« Obscured by Clouds », Disc & Music Reviews, 17 June 1972

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THE DARK SIDE OF THE MOON (1973)

« Pink Floyd proved that space rock was more than a fad. With each release, they further developed the form instrumentally. Now, they are fully into the sound effect as music in and of itself. But this new LP also features six vocal cuts, out of a total of ten—in the past, only occasionally did they hit the singin’ trail. David Gilmour, Richard Wright and Roger Waters get some harmonies together that should bring them their widest audience yet. About to begin a new U.S. tour, they should hit new heights on all fronts »

« Album Reviews », CashBox, 10 March 1973

« To use an old Dylan quote, « OK, what else can you show me ». Pink Floyd are so good at what they do that it seems churlish to knock it, but when you compare the effect they have now with the marvellously innovative position the Floyd enjoyed in ’67, it’s no wonder they’re becoming a little taken for granted. All their albums are well worth hearing, all of them are yet further proof of their superior mastery of instruments, production. And yet, the cumulative effect of the last few Floyd albums, magnificent though they were in their own right, seems to me to be getting less and less. Even listening to Dark Side Of The Moon in the perfect setting of the London Planetarium wasn’t enough to forestall a feeling of aural déjà vu. We all know that the Floyd are unsurpassed at creating space - like effects — music to fly through space by, and they can still leave Silver Machine standing. But it’s difficult to agree with Roger Waters’ quote that “It’s much more different to anything we’ve ever done before.” To me, Dark Side Of The Moon has little of the awesome climax of Atom Heart Mother, rather less cohesion and invention than Meddle and considerable similarity to Obscured By Clouds, the film soundtrack on their last album. Still, they are the best group »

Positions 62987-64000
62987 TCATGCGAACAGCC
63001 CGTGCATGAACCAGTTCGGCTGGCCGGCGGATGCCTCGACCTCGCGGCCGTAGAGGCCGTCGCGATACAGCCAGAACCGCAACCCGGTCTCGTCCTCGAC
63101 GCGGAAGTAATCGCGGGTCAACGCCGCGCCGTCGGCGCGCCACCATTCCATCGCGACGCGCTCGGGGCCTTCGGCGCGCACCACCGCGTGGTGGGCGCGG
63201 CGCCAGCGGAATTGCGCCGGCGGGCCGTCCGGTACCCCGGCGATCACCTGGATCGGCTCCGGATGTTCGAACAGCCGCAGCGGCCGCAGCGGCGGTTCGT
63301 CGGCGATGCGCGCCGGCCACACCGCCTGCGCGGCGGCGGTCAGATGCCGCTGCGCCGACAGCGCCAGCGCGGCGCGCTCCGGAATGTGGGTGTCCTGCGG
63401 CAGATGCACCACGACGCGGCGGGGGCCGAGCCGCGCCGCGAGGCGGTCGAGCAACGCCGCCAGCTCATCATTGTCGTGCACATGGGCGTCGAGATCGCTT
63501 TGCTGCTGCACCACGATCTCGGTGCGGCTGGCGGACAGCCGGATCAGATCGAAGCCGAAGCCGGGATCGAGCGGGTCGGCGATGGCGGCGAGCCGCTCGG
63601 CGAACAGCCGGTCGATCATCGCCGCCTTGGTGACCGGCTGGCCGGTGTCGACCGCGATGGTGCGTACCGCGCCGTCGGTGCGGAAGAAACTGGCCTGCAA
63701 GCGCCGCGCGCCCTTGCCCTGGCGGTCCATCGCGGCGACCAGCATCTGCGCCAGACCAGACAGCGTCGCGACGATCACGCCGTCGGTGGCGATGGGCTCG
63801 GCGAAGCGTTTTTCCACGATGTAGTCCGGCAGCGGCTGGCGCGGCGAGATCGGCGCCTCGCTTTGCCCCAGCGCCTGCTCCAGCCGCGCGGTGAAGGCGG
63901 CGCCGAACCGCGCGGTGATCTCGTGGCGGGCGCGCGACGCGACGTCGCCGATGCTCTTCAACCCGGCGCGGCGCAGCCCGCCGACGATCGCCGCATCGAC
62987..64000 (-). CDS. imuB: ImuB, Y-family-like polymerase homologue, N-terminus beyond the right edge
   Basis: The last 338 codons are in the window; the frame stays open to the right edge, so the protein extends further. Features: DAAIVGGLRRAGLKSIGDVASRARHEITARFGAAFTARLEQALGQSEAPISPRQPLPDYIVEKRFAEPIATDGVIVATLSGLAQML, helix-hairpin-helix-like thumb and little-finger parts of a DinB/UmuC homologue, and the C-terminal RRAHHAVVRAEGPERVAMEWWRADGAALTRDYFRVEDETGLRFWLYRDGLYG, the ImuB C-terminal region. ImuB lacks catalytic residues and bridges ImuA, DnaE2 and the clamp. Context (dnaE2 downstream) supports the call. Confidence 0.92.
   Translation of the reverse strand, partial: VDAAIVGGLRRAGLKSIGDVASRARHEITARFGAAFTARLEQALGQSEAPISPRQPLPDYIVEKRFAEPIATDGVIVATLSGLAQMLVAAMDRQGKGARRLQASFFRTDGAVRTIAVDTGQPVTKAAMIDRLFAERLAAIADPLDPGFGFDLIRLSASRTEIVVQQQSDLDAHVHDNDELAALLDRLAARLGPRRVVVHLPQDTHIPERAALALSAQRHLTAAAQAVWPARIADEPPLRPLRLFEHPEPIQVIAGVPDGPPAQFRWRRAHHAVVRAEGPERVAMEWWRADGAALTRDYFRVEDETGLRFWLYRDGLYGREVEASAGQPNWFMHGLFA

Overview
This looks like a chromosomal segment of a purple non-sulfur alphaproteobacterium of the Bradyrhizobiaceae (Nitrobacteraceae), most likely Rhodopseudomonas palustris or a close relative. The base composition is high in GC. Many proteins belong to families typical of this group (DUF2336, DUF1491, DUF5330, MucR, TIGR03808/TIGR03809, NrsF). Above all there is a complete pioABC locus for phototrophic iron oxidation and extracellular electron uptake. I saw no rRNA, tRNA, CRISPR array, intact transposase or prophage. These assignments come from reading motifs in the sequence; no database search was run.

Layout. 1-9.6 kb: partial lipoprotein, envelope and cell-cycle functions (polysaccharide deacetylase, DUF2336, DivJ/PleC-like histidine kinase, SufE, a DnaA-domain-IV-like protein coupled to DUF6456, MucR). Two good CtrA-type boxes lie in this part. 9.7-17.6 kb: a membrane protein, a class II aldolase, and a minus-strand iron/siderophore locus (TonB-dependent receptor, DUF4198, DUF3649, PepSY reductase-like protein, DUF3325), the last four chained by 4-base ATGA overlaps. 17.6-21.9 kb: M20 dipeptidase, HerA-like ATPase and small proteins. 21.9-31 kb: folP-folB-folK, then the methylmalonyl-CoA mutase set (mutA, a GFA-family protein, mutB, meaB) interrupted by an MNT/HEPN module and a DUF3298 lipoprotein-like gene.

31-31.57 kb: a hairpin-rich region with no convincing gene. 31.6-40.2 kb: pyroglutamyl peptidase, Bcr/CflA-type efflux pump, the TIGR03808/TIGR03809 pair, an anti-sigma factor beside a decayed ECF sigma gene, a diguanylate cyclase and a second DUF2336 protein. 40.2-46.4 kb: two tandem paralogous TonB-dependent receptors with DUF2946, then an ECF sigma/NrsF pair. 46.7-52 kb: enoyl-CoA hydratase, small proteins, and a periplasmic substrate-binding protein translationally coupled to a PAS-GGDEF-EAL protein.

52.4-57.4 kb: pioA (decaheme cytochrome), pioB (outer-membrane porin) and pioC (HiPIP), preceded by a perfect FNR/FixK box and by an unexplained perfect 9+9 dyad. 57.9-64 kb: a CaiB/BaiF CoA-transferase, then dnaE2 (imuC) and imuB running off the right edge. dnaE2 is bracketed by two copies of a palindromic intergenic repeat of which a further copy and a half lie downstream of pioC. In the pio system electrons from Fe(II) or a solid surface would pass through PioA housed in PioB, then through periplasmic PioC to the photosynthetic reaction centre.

« Haven't we heard all this before ? », Record Mirror, 10 March 1973

« Since their performance of this work at the Brighton Dome last year, when, due to technical hitches, the piece fell apart half way through, the structure of « Dark Side Of The Moon » has developed considerably. Like an aircraft, or spaceship, it has been die subject of numerous modifications to enable lift-off. The result is what is apdy described by one of the cuts as The Great Gig In The Sky.

Musically this album is not simularto the style formulated with first, « Atom Heart Mother » and then « Meddle », though thematically it’s stronger — on the most worldly of subjects: madness. « I’ve been mad for tucking years » says a voice as Nick Mason’s heart-beat drum starts Speak To Me. Bum-bum, bum-bum . . .

That in itself is an over simplification, because close inspection of Roger Waters lyrics in Breathe or Money reveal ties with the causes of lunacy or death from overwork, and to the separation of races or classes in Us And Them.With die possibility of sounding a little high faluting, « Dark Side » is about life and the result is not too pretty a picture, particularly as suggested by Eclipse.